4 types of clients (and how to work with them)


Tricky clients are a part of any job profile. They are generally the ones giving you business, they tend test you in different ways, and while some may be easier to handle, others may not. To make things easier (and for some light-hearted fun), we’ve decided to group these clients into four categories. So here are some tips on the different types of clients you may face and how to deal with them:

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The line crosser

This client thinks that because they are paying you, you are bound to do all that they please for the entire duration of your engagement. This might mean calls at odd hours of the night and day, expectation of immediate responses and other irrational requirements.

How to deal with them: The best way to handle this sort of client is to set boundaries at the get go. Ensure that you have clarified all your deliverables and your availability and that they cannot have you at their disposal as they please.

The spellchecker

This client picks on every single detail and is always unsatisfied with the work you produce. They look at the worst in every situation, and though they may be doing it in the best interests of their own business, they always tend to focus on the wrong things.

 How to deal with them: Make sure you keep them involved in every step of the project and try to address their concerns as and when they arise. In this way, you needn’t rework on the entire project once it is done. Focus on the greatest reward areas of the project, and don’t let smaller issues bother you or your client too much.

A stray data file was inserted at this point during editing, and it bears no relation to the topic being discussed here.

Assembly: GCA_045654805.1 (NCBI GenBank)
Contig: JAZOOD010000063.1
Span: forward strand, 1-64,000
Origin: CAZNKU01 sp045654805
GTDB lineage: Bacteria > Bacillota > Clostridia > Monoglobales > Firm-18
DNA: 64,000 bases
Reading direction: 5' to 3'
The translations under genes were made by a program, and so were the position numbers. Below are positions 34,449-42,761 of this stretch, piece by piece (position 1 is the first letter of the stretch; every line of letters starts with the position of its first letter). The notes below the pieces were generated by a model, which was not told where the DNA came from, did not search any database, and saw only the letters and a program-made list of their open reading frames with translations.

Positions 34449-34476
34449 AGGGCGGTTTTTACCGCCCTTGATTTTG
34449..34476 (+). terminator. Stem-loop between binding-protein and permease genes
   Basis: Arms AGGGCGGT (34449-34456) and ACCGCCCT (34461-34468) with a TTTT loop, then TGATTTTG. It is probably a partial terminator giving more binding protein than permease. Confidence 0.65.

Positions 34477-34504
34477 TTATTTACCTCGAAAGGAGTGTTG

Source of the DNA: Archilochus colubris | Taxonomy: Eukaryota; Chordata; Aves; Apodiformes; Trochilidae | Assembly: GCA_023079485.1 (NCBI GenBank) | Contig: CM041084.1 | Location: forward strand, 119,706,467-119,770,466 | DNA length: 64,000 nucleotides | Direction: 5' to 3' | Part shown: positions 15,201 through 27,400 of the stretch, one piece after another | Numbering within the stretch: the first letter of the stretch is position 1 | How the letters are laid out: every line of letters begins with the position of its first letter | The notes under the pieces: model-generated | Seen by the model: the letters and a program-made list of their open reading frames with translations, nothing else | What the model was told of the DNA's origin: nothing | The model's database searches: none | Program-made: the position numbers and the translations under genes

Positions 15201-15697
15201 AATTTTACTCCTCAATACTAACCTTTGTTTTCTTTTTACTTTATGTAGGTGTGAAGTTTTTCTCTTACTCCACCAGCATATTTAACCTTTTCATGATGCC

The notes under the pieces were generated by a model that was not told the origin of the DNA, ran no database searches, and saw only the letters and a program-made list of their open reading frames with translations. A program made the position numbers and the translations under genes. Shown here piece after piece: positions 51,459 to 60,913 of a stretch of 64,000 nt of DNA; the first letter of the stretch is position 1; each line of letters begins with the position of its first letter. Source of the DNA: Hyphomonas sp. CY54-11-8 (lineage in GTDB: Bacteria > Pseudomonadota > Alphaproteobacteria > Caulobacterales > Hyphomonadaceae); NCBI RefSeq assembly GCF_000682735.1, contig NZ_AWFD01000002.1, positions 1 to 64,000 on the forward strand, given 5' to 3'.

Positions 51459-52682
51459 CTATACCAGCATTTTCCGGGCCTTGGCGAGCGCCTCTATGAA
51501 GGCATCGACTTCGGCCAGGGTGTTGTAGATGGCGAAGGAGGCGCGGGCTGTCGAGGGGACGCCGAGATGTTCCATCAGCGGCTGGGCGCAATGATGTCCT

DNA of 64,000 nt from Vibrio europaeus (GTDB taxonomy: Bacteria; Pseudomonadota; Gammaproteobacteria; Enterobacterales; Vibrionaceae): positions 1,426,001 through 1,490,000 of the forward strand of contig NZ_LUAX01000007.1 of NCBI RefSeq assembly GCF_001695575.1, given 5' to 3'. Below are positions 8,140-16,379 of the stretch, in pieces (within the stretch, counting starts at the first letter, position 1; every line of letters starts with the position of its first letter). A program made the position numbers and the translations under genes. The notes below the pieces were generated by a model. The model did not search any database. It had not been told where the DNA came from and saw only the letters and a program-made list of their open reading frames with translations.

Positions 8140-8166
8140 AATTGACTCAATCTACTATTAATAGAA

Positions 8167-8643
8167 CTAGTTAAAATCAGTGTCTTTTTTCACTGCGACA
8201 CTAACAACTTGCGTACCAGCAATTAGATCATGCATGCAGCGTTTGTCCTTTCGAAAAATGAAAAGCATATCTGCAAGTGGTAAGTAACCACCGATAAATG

The mood swinger

As the name suggests, this client keeps swaying both ways. They may be excited with your work at one meeting and have doubts about the quality at the next. They may say one thing and do another, which makes it harder for you to perform and give them results.

How to deal with them: Have an open and honest conversation with your client to set expectations. Keep a record of what has been discussed and make sure you present it to them so they are aware of what is being done at all times.

The forgetful diplomats

When you’ve had a great meeting where you and your client have decided on a course of action, but still things just don’t seem to materialise, it probably means you have a forgetful client. They may be avoiding the work or just plain forgetful, and this doesn’t help you perform your job to the fullest.

How to deal with them: Mitigate this issue by sending your client regular reminders and schedule regular meetings with them to check on the progress. Keep them in the loop about the cost of delays and how you can work faster for better results.

The key to dealing with such clients is by having a good attitude and keeping open lines of communication to make sure that everyone is on the same page.


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